Some would have you believe that the last 50 years have been crucial. But then we know there is nothing special except the kind of self-importance that confuses recency with progress. In such a ‘progressive’ world-view, earlier times are deemed bland. For example, the 50 years between say 1200 AD and 1250 AD would be considered much less ‘eventful’ which the period between 1950 and 2000 apparently has been world-changing is terms of idea productions. But the world was there then and it is there now. The same is true for the humankind and the human condition.

To think of ourselves of having been born in some special time can be nice. But it gets problematic when, to make careers out of ideas generated in the last 50 years, people start over-selling these times. That the selling involves more hocus pocus does not help. And hence, public scrutiny becomes important to separate the wheat from the chaff. At the end of the day, we know that two humans make more sense of the world than one, and three more than two, other things being the same. So, claims of certain geographical locales being particular sites of production of relevant and crucial knowledge, especially when such locales are also centers of colonial capital accumulation, have to be viewed with suspicion. Ideas from these locales also are in lock-step with the idea that the last 400 years or so have so uniquely informative in understanding the human condition. Decolonization of the mind is not an easy thing. It is especially hard to accomplish when such concepts live so comfortably within us, become like our skin and self-identity. We are not only slaves in what we follow, we can also be slaves in what we deem important, how we organize our mental worlds around exotic concepts, especially when we exhibit a distinct lack of understanding of the knowledge and ideas around us, in the specific geographies where we are embedded, in flesh, descent and culture. How did we come to be the way we are is a question we ought to be asking ourselves.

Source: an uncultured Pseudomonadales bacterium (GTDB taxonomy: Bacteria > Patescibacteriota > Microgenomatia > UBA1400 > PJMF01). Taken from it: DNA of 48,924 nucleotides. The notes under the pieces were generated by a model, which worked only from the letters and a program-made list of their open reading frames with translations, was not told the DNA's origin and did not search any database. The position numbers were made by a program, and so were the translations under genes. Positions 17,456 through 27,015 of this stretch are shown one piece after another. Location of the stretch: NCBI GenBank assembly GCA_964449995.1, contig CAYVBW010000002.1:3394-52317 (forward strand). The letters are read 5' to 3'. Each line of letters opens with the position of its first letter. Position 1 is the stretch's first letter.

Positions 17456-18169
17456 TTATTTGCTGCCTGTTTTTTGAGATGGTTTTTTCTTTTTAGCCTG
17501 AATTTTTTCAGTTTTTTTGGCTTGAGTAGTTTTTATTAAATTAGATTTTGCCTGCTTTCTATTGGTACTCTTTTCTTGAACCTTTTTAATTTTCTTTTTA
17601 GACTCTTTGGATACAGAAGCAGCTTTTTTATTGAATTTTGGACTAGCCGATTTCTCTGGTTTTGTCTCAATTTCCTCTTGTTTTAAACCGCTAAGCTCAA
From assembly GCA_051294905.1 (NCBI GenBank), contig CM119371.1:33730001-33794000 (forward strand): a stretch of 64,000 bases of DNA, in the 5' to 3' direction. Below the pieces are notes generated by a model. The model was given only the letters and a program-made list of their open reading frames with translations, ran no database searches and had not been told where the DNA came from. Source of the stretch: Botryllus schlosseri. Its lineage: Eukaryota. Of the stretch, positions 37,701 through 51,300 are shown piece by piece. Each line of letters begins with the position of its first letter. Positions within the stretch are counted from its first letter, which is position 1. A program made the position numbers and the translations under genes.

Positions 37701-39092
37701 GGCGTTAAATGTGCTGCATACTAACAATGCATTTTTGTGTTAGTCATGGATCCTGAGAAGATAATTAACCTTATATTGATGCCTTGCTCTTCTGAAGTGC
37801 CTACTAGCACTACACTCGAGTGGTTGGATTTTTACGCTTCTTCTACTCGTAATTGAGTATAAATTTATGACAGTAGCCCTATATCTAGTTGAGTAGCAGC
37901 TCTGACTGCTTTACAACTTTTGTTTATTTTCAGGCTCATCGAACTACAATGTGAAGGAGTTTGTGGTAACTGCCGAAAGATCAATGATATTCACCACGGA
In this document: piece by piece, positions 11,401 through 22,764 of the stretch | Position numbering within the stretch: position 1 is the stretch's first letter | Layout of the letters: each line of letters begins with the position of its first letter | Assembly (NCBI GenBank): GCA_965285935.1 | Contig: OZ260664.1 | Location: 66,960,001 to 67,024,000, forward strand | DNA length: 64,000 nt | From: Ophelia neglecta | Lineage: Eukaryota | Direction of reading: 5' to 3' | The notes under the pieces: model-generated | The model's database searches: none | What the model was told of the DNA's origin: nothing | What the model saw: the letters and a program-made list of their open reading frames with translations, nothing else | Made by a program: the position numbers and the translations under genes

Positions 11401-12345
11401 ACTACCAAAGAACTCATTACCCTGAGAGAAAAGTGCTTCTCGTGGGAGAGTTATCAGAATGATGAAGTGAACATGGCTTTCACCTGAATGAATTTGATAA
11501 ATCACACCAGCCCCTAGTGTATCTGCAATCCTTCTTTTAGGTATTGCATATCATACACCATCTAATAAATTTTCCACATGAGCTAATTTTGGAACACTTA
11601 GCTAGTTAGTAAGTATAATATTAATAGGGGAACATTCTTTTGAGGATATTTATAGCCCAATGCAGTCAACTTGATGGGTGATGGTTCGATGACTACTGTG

I again return to the role of the intellectual, the academic, the thinker. Like most people who live off the public exchequer, earning one’s keep has to have people’s assent. Speaking over the head of the people, in the name of the people, remaining unintelligible and all the time claiming to unearth some deep understanding of the people, of their lives, desires, politics, structures and what not, is good for conversations inside such cabals. The outside world has not been scathing in asking for accountability. Like the Sanskrit mantras of today, these are performed technically in public view but are insider-talk at the end of the day. Such insider-talk, whatever its purported merits and brilliance, come with a severe lack of checks and balances, like any other priestly order. This is a dangerous thing for knowledge production as load fulls of quality bull shit can pass off as insight if its sounds and feels right to the ‘initiated’. The world, especially poorer societies, can ill afford the luxury of continually feeding white elephants whose public engagement ends within the ramparts of the university or other such spaces. It is about time that the real world asked for explanations about what is being done with their money.